Because bruises are usually the direct result of an injury, the following are important safety recommendations:
Teach children how to be safe.
Be mindful to avoid falls around the house. For example, be careful when climbing on ladders or other objects. Avoid standing or kneeling on counter-tops.
Wear seat belts in motor vehicles.
Wear proper sports equipment to pad those areas most frequently bruised (thigh pads, hip guards, and elbow pads in football and hockey; shin guards and knee pads in soccer and basketball).
Ballas M, Kraut EH. Bleeding and bruising: a diagnostic work-up. Am Fam Physician . 2008 Apr 15;77(8):1117-24.
Brinker MR, OConnor DP, Almekinders LC, et al. Physiology of Injury to Musculoskeletal Structures: 1. Muscle and Tendon Injury. In: DeLee JC, Drez D Jr, Miller MD, eds. DeLee and Drezs Orthopaedic Sports Medicine. 3rd ed. Philadelphia, Pa: Saun...
A person over the age of 65 is at a higher risk of falling. That risk increases substantially if that person who is over 65 also has osteoarthritis. Of the people who do fall, one in 40 will be hospitalized 1 and of those, half will be dead within the year. Yes, falling is a deadly serious problem.
Why is the risk of falling higher when someone has arthritis? Anyone one who has osteoarthritis in the knees, hips, back, or ankles will tell you that walking becomes more difficult. As mobility becomes more difficult, tripping on that darn rug gets easier. The more joints involved, the more the risk of falling increases. Pain makes matters even worse. And sometimes joint replacement surgery makes falling more likely.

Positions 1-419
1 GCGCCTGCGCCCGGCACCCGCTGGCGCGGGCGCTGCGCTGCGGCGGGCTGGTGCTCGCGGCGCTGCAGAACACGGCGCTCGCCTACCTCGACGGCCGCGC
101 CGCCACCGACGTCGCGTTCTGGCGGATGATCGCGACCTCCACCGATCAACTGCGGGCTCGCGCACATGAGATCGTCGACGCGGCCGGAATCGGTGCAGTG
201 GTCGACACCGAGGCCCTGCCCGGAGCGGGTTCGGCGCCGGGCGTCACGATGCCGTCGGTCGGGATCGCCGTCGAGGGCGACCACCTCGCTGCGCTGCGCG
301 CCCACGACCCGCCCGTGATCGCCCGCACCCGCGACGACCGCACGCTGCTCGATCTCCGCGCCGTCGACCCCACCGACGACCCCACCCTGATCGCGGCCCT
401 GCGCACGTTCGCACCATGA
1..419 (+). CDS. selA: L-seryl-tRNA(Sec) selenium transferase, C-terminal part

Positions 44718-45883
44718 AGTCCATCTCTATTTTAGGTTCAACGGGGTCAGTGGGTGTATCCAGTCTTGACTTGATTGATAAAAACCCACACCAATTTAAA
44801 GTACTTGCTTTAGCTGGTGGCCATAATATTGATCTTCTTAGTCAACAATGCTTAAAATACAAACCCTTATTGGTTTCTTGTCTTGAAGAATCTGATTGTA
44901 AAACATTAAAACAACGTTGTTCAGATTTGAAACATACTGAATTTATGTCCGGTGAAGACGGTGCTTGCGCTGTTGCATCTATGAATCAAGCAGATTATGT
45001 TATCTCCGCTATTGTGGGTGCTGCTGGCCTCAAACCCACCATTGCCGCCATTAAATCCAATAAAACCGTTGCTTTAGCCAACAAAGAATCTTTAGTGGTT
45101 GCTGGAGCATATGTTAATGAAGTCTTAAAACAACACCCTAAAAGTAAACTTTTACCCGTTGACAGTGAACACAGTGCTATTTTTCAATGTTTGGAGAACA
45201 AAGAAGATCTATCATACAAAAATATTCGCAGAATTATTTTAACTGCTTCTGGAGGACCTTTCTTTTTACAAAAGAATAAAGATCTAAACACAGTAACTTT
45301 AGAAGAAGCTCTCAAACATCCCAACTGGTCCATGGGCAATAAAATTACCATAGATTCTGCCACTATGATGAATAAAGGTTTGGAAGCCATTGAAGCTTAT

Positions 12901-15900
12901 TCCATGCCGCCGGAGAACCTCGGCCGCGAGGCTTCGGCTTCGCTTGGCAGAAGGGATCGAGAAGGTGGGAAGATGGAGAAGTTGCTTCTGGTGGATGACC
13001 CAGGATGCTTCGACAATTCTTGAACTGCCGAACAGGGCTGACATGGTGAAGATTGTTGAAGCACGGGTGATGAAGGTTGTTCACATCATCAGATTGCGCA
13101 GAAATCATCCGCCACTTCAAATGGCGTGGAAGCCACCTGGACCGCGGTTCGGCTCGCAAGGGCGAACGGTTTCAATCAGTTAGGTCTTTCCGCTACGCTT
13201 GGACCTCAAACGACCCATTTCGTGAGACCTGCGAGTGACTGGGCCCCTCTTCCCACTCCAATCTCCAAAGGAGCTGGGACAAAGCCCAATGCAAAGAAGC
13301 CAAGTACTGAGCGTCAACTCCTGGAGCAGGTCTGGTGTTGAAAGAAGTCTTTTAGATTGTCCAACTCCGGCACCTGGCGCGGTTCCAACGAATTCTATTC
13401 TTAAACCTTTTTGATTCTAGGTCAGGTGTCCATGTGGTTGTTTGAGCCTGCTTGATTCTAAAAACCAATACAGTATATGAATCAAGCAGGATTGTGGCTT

Just when you thought surgery was supposed to help the situation, one study showed that an elderly individual was much more likely to fall within the year after having a knee replaced. 2 The problem with that new knee is that the range of motion can be rather limit...
If you are getting older, then you might want to read about how to prevent knee pain. Since none of us are getting any younger, I guess everyone should read this; our knees are just getting older like the rest of our parts. Here are a few tips to help you avoid knee pain.
Keep Your Legs Strong: Those big thigh muscles really do support the knee when you’re walking, lifting, climbing and squatting. A simple but effective exercise is simply doing a short-arc knee extension while your knee is supported on a pillow; ankle weights are optional.
Be Kind to Your Knees: The days of old when you could pound the pavement are gone. Now, as you are getting older, there is less cushioning in your knees. Runners might need to switch to biking or swimming. Tennis players might need to switch to playing doubles or find a different more knee-friendly sport.
Wear Good Shoes: Time and time again, someone complaining of knee pain is wearing flip-flops, a shoe that is in the Hall of Sham...
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